Her campaign #MeriMarzi aims to promote menstrual health and wellness, hygiene and facilities for female sex workers in UP. She says, “Knowledge about natural body processes is a very basic human right. And for individuals whose occupation is providing sexual services, it becomes even more important.”

Meri Marzi aims to ensure sensitised, non-discriminatory health workers for the needs of female sex workers in the Suraksha Clinics under the UPSACS (Uttar Pradesh State AIDS Control Society) program by creating more dialogues and garnering public support for the cause of sex workers’ menstrual rights. The campaign will also ensure interventions with sex workers to clear misconceptions around overall hygiene management to ensure that results flow both ways.

Read more about her campaign.

MH Fellow Sabna comes with significant experience working with a range of development issues. A co-founder of Project Sakhi Saheli, which aims to combat period poverty and break menstrual taboos, Sabna has, in the past, worked on the issue of menstruation in urban slums of Delhi with women and adolescent girls. She and her team also released MenstraBook, with menstrastories and organised Menstra Tlk in the Delhi School of Social Work to create more conversations on menstruation.

With YKA MHM Fellow Vineet, Sabna launched Menstratalk, a campaign that aims to put an end to period poverty and smash menstrual taboos in society. As a start, the campaign aims to begin conversations on menstrual health with five hundred adolescents and youth in Delhi through offline platforms, and through this community mobilise support to create Period Friendly Institutions out of educational institutes in the city.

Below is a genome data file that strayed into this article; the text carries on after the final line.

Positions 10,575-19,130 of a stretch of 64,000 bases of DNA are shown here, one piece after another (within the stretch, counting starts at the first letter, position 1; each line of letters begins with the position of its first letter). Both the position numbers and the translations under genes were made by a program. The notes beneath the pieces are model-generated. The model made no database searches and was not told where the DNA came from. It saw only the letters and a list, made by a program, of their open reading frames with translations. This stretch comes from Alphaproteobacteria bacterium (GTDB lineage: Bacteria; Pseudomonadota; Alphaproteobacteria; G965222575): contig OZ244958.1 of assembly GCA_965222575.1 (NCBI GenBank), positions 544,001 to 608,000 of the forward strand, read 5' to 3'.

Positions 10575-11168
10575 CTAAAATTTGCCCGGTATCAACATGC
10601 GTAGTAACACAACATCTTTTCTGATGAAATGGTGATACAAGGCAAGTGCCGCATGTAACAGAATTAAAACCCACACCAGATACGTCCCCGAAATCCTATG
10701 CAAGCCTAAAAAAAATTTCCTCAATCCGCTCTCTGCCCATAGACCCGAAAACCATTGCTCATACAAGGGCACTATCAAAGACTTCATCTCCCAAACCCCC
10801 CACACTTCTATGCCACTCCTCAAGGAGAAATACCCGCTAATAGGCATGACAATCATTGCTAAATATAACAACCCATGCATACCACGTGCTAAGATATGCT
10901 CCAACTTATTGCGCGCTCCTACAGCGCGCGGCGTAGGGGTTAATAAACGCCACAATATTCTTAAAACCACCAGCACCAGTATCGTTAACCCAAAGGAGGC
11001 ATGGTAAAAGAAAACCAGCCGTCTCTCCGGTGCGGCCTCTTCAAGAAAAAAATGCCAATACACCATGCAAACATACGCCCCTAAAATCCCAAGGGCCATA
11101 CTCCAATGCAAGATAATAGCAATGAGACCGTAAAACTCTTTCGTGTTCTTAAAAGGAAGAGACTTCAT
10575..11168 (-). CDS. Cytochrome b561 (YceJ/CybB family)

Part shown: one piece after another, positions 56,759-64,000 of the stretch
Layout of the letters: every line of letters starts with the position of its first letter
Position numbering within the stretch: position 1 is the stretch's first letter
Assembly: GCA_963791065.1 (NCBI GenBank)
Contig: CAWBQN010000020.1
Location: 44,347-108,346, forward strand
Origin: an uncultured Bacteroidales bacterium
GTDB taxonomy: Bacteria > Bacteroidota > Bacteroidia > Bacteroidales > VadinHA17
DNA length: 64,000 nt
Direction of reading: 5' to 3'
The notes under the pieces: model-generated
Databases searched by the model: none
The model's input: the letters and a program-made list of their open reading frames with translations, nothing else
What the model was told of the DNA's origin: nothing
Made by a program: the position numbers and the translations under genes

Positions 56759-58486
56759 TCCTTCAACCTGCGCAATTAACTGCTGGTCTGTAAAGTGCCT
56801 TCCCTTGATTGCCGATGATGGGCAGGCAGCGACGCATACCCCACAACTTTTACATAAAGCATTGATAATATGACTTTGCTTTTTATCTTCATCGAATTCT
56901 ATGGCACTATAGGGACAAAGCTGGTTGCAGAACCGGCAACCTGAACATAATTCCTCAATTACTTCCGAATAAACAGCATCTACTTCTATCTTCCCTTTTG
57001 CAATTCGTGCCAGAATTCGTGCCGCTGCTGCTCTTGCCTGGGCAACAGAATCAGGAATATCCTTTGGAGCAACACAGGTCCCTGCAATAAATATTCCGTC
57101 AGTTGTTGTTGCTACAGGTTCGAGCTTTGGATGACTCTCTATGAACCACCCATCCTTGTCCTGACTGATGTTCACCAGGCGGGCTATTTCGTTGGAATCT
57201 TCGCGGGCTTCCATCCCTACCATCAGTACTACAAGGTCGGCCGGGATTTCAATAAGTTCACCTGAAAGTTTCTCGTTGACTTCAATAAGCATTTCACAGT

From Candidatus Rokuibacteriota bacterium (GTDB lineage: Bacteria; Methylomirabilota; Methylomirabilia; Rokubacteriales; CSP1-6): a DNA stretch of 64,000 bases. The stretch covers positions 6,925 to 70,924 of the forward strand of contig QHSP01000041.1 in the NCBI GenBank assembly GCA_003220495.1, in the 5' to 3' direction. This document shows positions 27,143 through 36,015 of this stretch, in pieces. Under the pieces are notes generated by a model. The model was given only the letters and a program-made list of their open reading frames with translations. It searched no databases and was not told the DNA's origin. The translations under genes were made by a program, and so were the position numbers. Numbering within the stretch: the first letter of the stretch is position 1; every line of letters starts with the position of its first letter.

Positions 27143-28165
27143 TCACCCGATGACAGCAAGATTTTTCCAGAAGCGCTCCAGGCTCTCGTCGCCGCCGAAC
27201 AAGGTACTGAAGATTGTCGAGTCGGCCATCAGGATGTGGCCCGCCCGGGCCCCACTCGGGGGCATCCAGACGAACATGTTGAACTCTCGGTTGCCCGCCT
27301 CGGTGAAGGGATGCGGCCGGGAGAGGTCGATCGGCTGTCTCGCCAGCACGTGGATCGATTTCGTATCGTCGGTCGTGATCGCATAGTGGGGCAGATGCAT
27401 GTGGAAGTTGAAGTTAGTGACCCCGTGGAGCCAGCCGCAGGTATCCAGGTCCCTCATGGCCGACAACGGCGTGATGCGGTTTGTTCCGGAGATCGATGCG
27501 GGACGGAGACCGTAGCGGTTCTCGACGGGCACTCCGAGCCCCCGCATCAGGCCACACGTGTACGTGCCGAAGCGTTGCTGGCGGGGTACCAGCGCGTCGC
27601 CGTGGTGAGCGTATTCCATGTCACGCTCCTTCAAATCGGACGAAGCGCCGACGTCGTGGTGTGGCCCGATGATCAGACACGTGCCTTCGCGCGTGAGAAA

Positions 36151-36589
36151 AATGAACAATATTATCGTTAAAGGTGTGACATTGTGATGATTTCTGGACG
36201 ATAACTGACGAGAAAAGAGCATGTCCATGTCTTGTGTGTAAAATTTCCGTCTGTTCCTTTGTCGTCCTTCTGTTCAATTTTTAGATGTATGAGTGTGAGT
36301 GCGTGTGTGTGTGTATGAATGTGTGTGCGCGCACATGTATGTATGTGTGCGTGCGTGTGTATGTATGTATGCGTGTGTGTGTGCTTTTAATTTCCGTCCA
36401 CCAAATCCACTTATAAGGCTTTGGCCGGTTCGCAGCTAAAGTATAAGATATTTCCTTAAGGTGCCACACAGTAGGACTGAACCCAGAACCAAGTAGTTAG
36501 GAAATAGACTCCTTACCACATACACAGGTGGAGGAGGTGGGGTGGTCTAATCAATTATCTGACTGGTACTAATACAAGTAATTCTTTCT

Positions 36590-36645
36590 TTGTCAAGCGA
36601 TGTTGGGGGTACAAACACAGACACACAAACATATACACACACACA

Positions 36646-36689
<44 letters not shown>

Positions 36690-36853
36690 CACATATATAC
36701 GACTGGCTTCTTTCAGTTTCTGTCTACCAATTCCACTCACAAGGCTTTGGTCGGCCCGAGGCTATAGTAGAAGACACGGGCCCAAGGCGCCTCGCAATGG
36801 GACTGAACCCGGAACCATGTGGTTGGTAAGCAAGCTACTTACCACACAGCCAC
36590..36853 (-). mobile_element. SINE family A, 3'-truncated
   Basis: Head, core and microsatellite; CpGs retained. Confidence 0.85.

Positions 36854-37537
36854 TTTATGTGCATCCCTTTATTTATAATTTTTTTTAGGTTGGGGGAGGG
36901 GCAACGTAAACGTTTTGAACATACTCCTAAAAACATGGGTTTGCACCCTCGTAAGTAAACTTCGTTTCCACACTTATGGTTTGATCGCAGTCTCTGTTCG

Read more about her campaign. 

A student from Delhi School of Social work, Vineet is a part of Project Sakhi Saheli, an initiative by the students of Delhi school of Social Work to create awareness on Menstrual Health and combat Period Poverty. Along with MHM Action Fellow Sabna, Vineet launched Menstratalk, a campaign that aims to put an end to period poverty and smash menstrual taboos in society.

As a start, the campaign aims to begin conversations on menstrual health with five hundred adolescents and youth in Delhi through offline platforms, and through this community mobilise support to create Period Friendly Institutions out of educational institutes in the city.

Find out more about the campaign here.

A native of Bhagalpur district – Bihar, Shalini Jha believes in equal rights for all genders and wants to work for a gender-equal and just society. In the past she’s had a year-long association as a community leader with Haiyya: Organise for Action’s Health Over Stigma campaign. She’s pursuing a Master’s in Literature with Ambedkar University, Delhi and as an MHM Fellow with YKA, recently launched ‘Project अल्हड़ (Alharh)’.

She says, “Bihar is ranked the lowest in India’s SDG Index 2019 for India. Hygienic and comfortable menstruation is a basic human right and sustainable development cannot be ensured if menstruators are deprived of their basic rights.” Project अल्हड़ (Alharh) aims to create a robust sensitised community in Bhagalpur to collectively spread awareness, break the taboo, debunk myths and initiate fearless conversations around menstruation. The campaign aims to reach at least 6000 adolescent girls from government and private schools in Baghalpur district in 2020.

Read more about the campaign here.

A psychologist and co-founder of a mental health NGO called Customize Cognition, Ritika forayed into the space of menstrual health and hygiene, sexual and reproductive healthcare and rights and gender equality as an MHM Fellow with YKA. She says, “The experience of working on MHM/SRHR and gender equality has been an enriching and eye-opening experience. I have learned what’s beneath the surface of the issue, be it awareness, lack of resources or disregard for trans men, who also menstruate.”